P-US submitted that Article 105 should be construed in the following manner.  The provisions in Article 105(1) were to prevent parallel infringement actions on corresponding CTM and national marks and successive claims in the same cause or action in relation to corresponding CTM and national marks (sub-paragraphs 2 and 3).  The same cause or action arose whether the question was raised in infringement proceedings, or in the context of preventing registration.  Indeed, opposition proceedings could be styled as proceedings in which the applicant for the mark was seeking “registration on the grounds of non-infringement” and, therefore, oppositions could be treated as if they were infringement actions.  This meant that once an issue on whether marks were confusingly similar was decided in opposition proceedings, it could not be re-opened in infringement proceedings.

Laddie J. did not accept these submissions.  Although the same factual issues might arise in infringement and opposition proceedings, if P-US was right, some strange results would follow.  For example, the existence of a CTM opposition would prevent similar, parallel oppositions in national offices.  Further, if national oppositions were to give different answers, which one should be followed in the opposition at OHIM, or indeed in subsequent infringement actions?  Finally, where a situation arose, as here, it would mean that a CTM could not be enforced at all.  Laddie J. held that the construction of Article 105 was much simpler.  Sub-paragraph 1 was designed to prevent concurrent actions for infringement proceedings concerning CTMs and equivalent national trade marks.  Sub-paragraphs 2 and 3 achieved the same effect, but in sequential proceedings. Trade mark registration proceedings were not equivalent to infringement actions, indeed they were nothing of the sort.  A prior judgment for the purposes of sub-paragraphs 2 and 3 of Article 105 had to be in respect of a granted trade mark in an infringement action and did not apply to opposition proceedings.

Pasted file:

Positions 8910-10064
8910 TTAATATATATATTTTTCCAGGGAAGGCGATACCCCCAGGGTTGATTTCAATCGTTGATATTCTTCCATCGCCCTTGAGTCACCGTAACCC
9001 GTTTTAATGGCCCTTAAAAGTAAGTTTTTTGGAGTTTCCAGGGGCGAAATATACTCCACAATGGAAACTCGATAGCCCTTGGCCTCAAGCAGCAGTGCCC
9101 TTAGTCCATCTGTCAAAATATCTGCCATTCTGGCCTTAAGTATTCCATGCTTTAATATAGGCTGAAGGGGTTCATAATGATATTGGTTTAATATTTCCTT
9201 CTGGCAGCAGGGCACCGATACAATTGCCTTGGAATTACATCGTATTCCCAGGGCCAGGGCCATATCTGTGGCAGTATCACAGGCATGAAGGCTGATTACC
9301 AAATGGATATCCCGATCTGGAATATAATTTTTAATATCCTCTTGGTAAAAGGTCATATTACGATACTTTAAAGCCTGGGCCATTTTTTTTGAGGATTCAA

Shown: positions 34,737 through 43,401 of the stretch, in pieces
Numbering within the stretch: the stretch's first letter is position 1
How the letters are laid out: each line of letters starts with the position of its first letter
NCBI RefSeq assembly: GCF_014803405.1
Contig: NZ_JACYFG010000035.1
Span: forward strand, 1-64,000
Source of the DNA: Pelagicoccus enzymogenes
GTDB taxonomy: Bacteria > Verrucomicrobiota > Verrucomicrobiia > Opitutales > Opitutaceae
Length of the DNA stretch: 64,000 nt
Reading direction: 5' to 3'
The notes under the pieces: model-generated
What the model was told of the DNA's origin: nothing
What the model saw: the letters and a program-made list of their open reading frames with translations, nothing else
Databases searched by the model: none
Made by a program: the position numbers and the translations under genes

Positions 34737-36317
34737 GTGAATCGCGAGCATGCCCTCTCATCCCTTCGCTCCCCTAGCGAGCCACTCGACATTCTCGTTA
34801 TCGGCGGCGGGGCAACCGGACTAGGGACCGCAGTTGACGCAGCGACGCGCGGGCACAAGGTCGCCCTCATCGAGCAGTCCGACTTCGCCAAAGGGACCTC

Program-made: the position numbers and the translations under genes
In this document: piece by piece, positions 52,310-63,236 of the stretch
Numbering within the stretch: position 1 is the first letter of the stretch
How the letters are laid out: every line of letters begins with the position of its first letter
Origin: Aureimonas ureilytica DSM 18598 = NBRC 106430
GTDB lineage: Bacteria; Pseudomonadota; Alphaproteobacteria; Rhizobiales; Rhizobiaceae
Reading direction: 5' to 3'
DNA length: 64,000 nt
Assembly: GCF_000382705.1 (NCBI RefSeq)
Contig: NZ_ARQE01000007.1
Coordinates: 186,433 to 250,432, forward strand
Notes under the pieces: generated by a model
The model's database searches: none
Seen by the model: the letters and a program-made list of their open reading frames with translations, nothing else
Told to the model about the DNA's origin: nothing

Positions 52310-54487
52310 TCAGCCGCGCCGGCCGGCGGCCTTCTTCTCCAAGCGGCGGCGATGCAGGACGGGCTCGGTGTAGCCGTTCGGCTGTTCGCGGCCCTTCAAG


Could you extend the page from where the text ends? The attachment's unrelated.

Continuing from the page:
Therefore, Laddie J. held that the outcome of the opposition in the French Trade Mark Registry did not preclude P-UK from suing on its CTMs and, for the same reasons, it did not prevent P-UK from suing on its UK TMs.